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Monday, January 20, 2014

D.C. Police Chief Cathy Lanier lured by tuition benefits

Washington, D.C. Police Chief Cathy Lanier at St. John's Episcopal Church, Lafayette Square, Jan. 15, 2014/Patricia Leslie

Cathy Lanier was a single mom and working as a secretary and a waitress, enjoying her jobs but wanting to go back to school. Once she "got common sense" after her "turbulent" teen years, her mother told her daughter that if she wanted to get ahead, to get an education.  

Chief Lanier took her mama's advice.

Last week at St. John's Episcopal Church, Lafayette SquareD.C.'s popular police chief talked about her past and the changes at the police department for the church's Lafayette Fellowship.  One man said he came from New York City to hear her talk.

Her motives for joining the police force were not totally altruistic, she said, and she didn't think she'd stay too long when she was hired in 1990, but the tuition benefits the department offered were mighty attractive, and she was anxious to get back in school.

Washington, D.C. Police Chief Cathy Lanier at St. John's Episcopal Church, Lafayette Square, Jan. 15, 2014/Patricia Leslie
 
Now, a few years later, she has a B.S., two master's degrees, and is a graduate of the FBI's National Academy.

In the department over the years she advanced up the ranks until 2007 when Mayor Adrian Fenty appointed her police chief. She was 39. (Her present five-year contract ends in 2017.)

Speaking "off the cuff" without notes, she paced back and forth in front of the audience of about 100 who sat quietly in the pews and later asked questions. She talked quickly and enthusiastically. It is quite obvious she loves her job.

She spoke proudly of the reduction in the number of homicides in the District which fell 53% between 2008 and 2012. The lowest number of murder cases in recent history was recorded in 2012 (88) after a high of almost 500 a year.

She hated that Washington was known as the murder capital of the world and has tried to inspire the force with "can do" thinking and and show "what we can accomplish" instead of perceptions of what can't be done.

Before she became chief, she was bothered by the department's attitude about murders. Within the ranks some homicides were considered more important than others, but to the chief: "personally, I think they all [murders] are important….every murder really matters," a belief she has fought to instill within the force.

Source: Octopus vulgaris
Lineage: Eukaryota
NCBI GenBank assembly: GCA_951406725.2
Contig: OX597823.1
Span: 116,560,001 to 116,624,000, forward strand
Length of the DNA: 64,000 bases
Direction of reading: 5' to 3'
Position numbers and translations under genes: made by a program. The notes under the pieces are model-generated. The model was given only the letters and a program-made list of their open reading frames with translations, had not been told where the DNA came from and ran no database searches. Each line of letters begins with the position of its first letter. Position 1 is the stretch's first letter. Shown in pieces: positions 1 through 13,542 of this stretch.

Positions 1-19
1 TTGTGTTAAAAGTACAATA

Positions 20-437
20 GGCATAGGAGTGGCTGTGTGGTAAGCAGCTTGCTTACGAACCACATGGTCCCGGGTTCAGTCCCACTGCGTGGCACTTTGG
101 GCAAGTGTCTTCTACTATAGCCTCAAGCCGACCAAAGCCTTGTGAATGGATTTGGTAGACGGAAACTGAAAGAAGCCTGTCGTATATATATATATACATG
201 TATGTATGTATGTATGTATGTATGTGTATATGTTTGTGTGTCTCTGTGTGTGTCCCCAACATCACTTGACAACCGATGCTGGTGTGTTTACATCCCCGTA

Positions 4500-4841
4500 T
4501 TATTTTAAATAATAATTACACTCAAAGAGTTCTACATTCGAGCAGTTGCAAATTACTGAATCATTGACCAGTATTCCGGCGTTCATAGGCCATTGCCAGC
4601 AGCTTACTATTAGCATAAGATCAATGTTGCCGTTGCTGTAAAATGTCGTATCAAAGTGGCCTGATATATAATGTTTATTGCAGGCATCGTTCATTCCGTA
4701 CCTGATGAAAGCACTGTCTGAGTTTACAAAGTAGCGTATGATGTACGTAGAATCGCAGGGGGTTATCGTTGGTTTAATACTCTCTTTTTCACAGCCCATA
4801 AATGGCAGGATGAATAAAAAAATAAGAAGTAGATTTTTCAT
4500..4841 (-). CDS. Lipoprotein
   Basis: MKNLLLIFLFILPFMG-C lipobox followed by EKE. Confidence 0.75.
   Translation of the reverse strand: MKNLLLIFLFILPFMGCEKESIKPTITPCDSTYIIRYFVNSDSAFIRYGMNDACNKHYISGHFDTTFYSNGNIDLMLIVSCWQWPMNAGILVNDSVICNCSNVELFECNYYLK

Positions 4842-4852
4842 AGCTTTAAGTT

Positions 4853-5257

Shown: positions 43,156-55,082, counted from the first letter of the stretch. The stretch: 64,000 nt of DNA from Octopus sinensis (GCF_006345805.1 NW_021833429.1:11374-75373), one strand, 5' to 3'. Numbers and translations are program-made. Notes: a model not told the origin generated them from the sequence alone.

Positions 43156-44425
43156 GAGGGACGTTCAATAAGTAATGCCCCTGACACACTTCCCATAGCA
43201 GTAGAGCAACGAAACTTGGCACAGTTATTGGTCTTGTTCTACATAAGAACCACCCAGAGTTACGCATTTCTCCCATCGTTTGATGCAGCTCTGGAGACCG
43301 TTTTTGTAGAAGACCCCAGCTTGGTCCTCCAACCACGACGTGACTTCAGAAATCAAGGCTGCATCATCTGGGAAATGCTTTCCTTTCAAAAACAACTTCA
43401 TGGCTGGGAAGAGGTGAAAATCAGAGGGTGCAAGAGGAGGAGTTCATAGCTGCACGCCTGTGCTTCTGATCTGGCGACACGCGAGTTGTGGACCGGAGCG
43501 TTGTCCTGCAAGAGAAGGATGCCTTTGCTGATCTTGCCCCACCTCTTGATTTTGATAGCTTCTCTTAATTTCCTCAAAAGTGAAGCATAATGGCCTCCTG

Critical to her are closing old murder cases which are now happening at the rate of 18 to 20 "cold cases" a year, some going back to the 1990s.

The department has been aided by the addition of new technologies and tools, making Washington "the most technically advanced police department in the country," she said. "We've come a long way."

She noted that Washington's nighttime and daytime populations are now about the same. The District is one of the fastest growing cities in America, meaning there's lots more work for law enforcement.

The district force works closely with Homeland Security and Capitol Hill police, in addition to police and troopers in Maryland and Virginia. It's essential to be able to get along well with others and have a positive attitude if you want to achieve common goals, she said.

Since she's on the news so much, seemingly for every major crime story, does she have any free time? Answer: yes, but no hint about what she does with it.

Has she ever considered or been asked to run for public office? Demurely, Chief Lanier said she didn’t think she had the temperament. Some might say she speaks too truthfully and tells it too much like it really is.

When asked for good advice for citizens, she said: "Please don't walk around with your mobile device in your hand. They sell quickly." Property crimes are the vast majority of crimes in the District.

She answered questions about gun control, race v. class divisions within the District, the influx of millennials moving back to the area and how it affects crime, and promoting more women within the police department.

The chief comes from a family of public servants: one brother is a police officer and another brother is a firefighter like her dad was. Her mother acts as consultant for her daughter, dispensing advice. Mothers are always right.


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